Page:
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Florida Law

Traffic laws, enforcement, and leniency vary from state-to-state. It would make sense if certain criminal actions were considered universal. But when it comes to matters of traffic law, often they aren’t. Florida traffic legislation is particularly tricky because Florida has been designated as a no-fault state. What this means for you varies depending on the percentage that an insurance company deems you to be at fault for an accident. This also means that your due compensation can easily be hacked up into fractions of what you deserve. With such high stakes involved, it’s never been more important to become well-versed in Florida law. And with legislation being updated daily, you need a reliable source to help you stay up-to-date. Enter The Ward Law Group Blog. Use this handy resource to remain at the forefront of Florida traffic law and maybe even learn some tips to keep yourself safe behind the wheel in the process. Discover how you can leverage the law to maximize your insurance claim!

What is the “Move Over Law”?

The “Move Over Law” in Florida was created to prevent emergency personnel and workers from becoming injured while performing their job duties. The law requires drivers to safely move over a lane for stopped law enforcement, emergency vehicles, or when there are workers parked on the side of the road. If unable to move over 1 lane, the driver is expected to reduce the speed to 20 mph under the posted speed limit. Public employees

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What is an ‘Emergency Medical Condition’ Under the New Florida PIP Law?

An ‘Emergency Medical Condition’ under the new Florida PIP law that became effective on January 1, 2013 is a medical condition that demonstrates itself by severe acute symptoms including severe pain that in the lack of medical assistance could result in: serious jeopardy to patient health, and or serious impairment to bodily functions, and/or serious dysfunction of any bodily organ or part. What are acute symptoms of sufficient severity? Does it mean a broken back

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One Step Closer To Safer Children In Florida

Earlier this week, the Florida Senate Transportation Committee unanimously passed SB 518, which would require children between the ages of four and seven to be restrained in a booster seat while in a car. This is a big step forward in keeping these children safer during an accident. Now, we all have to hope that the rest of the Florida legislature gets behind and passes this bill into law. Currently, Florida is only one of

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Emergency Medical Conditions Under The New Florida PIP Law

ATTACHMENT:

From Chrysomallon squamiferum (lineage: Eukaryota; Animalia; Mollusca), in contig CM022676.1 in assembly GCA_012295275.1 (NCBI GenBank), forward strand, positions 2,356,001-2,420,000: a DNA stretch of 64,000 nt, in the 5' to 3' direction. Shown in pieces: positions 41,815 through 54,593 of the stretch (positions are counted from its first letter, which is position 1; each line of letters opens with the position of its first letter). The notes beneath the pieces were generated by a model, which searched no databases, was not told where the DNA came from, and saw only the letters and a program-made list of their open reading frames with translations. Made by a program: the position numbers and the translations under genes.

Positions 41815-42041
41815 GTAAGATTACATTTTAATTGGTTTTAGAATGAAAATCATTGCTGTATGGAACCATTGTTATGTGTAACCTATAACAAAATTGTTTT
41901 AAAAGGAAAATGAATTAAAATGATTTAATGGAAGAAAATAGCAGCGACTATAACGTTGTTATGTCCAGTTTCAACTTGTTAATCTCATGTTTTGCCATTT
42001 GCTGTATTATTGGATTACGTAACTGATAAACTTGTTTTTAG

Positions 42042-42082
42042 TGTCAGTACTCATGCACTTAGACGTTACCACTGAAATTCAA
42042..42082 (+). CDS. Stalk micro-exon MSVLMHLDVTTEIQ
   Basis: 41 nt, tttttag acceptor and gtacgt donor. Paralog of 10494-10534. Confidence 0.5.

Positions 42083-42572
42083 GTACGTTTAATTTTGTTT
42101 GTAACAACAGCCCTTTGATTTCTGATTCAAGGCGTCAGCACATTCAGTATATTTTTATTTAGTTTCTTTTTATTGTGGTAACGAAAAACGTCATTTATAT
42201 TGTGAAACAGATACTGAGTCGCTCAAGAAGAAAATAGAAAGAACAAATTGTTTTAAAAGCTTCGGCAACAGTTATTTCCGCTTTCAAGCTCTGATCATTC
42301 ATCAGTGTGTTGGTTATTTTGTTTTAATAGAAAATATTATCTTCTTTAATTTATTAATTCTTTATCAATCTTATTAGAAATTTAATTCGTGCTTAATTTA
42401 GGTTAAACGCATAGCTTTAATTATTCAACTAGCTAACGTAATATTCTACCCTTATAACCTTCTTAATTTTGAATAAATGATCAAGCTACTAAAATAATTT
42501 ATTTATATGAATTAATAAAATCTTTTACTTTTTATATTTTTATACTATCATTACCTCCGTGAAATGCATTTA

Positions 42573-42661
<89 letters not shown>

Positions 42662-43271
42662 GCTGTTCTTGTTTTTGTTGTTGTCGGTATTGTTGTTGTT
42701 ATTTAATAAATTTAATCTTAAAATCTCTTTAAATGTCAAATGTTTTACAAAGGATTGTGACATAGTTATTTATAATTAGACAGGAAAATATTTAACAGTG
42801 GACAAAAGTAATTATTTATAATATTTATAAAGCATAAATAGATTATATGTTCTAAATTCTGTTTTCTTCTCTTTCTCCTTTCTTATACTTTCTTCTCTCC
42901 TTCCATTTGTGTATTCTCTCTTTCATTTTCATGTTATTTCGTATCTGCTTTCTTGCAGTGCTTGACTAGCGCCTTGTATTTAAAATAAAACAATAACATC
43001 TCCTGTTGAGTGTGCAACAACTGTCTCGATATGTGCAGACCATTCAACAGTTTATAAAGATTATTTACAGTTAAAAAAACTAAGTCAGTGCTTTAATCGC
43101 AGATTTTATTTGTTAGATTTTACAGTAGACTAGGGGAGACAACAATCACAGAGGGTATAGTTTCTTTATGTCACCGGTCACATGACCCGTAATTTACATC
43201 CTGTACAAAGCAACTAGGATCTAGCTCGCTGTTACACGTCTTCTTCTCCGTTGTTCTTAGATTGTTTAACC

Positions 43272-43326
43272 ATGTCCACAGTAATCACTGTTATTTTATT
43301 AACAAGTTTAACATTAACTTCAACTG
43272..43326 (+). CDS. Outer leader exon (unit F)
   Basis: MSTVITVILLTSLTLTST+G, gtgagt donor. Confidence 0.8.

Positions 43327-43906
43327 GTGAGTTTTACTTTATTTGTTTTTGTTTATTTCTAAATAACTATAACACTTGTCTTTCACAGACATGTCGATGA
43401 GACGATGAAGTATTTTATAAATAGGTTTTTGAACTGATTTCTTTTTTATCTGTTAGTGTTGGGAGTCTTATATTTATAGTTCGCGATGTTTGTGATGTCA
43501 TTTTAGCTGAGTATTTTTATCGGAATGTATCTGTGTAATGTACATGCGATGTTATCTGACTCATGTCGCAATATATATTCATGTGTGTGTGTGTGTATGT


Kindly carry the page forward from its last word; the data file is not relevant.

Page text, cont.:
An ‘Emergency Medical Condition’ under the new Florida PIP law that became effective on January 1, 2013 is a medical condition that demonstrates itself by severe acute symptoms including severe pain that in the lack of medical assistance could result in: Serious jeopardy to patient health, and or Serious impairment to bodily functions, and/or Serious dysfunction of any bodily organ or part. What are acute symptoms of sufficient severity?  Does it mean a broken back

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How can we Keep our Children Safe with Seatbelts?

When it comes to safety we always think about our children first, so we need to take into consideration the special safety regulations provided by law to help keep our children safe. If a child is under 4 years old, it is not only necessary, but mandatory by law, to fasten their seat belt or preferably to use a car seat suited for their age, weight, and size. These seats are designed to fit all

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What is the “Move Over” Law?

What is the “Move Over” Law? Picture this scene: You’re driving down the highway on your way to work. It’s a typical weekday morning. Everything is going well. You have your music set on high and the weather is nice and sunny. Suddenly, in your rearview mirror, you notice an ambulance blaring its sirens and barreling down your way. What do you do? Well, common courtesy dictates that you “move over” and make way. But,

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Driving Motorcycles with Children

According to The New Herald, Florida is the State with the most motorcycle accidents (Posted on 04- 25-16). In order to drive with passengers, the motorcycle or moped must be designed by the factory with the regular seat of 2 people. It can be either behind the driver or to the side. The law states that all children under 5 years of age must use the child seat approved federally and certified with crash tests,

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How Should a Seatbelt be Used?

Wearing a seatbelt is not only required by Florida law, but it can also save your life. Around 40,000 people die every year in car accidents, and the main cause of death among people aged 3 to 34 is failure to wear a seatbelt. Safety belts could have prevented deaths in about half of these accidents. In 2008, during the day, 45% of passengers that died in crashes were not wearing their seatbelts. During nights

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Accident without a Driver’s License

When involved in a car accident, it is important to stay calm and ensure the safety of all passengers first. The next step is to call the Police and dial 911 if anyone has been injured. It is also beneficial to obtain insurance information of the other car involved or the characteristics of the car in the event of a “Hit and Run” situation (like the plate, color, model, some feature highlighting the vehicle), and

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